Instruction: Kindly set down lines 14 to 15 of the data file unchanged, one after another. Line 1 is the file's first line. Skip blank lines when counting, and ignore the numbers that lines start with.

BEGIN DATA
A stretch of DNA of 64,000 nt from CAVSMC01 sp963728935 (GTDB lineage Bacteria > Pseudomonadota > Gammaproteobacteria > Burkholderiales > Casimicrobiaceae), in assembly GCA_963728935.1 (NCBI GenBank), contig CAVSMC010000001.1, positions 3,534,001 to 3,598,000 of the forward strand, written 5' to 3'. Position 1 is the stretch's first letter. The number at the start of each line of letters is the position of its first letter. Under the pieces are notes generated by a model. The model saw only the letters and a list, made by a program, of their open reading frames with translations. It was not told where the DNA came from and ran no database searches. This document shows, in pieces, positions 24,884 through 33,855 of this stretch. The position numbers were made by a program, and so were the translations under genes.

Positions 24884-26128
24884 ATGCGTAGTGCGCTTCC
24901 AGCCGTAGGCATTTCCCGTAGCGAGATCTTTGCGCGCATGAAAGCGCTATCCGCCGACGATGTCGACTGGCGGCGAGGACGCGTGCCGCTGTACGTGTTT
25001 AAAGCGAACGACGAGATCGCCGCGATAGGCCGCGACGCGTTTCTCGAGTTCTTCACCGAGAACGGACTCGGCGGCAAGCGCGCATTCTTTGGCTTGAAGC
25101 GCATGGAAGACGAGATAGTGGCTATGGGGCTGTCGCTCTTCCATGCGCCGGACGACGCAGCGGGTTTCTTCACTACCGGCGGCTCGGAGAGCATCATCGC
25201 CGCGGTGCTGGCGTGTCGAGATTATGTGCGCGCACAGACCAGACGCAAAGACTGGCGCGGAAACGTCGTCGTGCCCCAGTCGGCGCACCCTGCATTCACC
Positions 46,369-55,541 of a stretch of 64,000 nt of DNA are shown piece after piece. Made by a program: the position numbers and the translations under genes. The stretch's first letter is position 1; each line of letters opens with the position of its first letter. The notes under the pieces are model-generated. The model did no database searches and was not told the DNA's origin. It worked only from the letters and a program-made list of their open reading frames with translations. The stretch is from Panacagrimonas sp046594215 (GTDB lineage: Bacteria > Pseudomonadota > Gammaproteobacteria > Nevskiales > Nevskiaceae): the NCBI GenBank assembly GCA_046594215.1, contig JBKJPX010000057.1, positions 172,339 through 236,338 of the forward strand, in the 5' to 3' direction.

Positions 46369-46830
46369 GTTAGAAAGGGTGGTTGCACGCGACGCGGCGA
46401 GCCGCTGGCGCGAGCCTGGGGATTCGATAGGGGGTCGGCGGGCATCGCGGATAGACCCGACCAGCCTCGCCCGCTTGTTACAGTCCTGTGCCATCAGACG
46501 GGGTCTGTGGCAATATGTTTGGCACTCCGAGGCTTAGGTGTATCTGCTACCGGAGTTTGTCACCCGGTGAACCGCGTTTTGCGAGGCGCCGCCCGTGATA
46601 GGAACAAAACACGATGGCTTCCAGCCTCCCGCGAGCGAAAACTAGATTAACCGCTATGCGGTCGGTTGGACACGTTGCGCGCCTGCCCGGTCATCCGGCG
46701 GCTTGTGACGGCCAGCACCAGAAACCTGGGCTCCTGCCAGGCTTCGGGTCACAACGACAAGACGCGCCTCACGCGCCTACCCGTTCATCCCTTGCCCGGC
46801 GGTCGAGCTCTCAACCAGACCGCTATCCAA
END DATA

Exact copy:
46701 GCTTGTGACGGCCAGCACCAGAAACCTGGGCTCCTGCCAGGCTTCGGGTCACAACGACAAGACGCGCCTCACGCGCCTACCCGTTCATCCCTTGCCCGGC
46801 GGTCGAGCTCTCAACCAGACCGCTATCCAA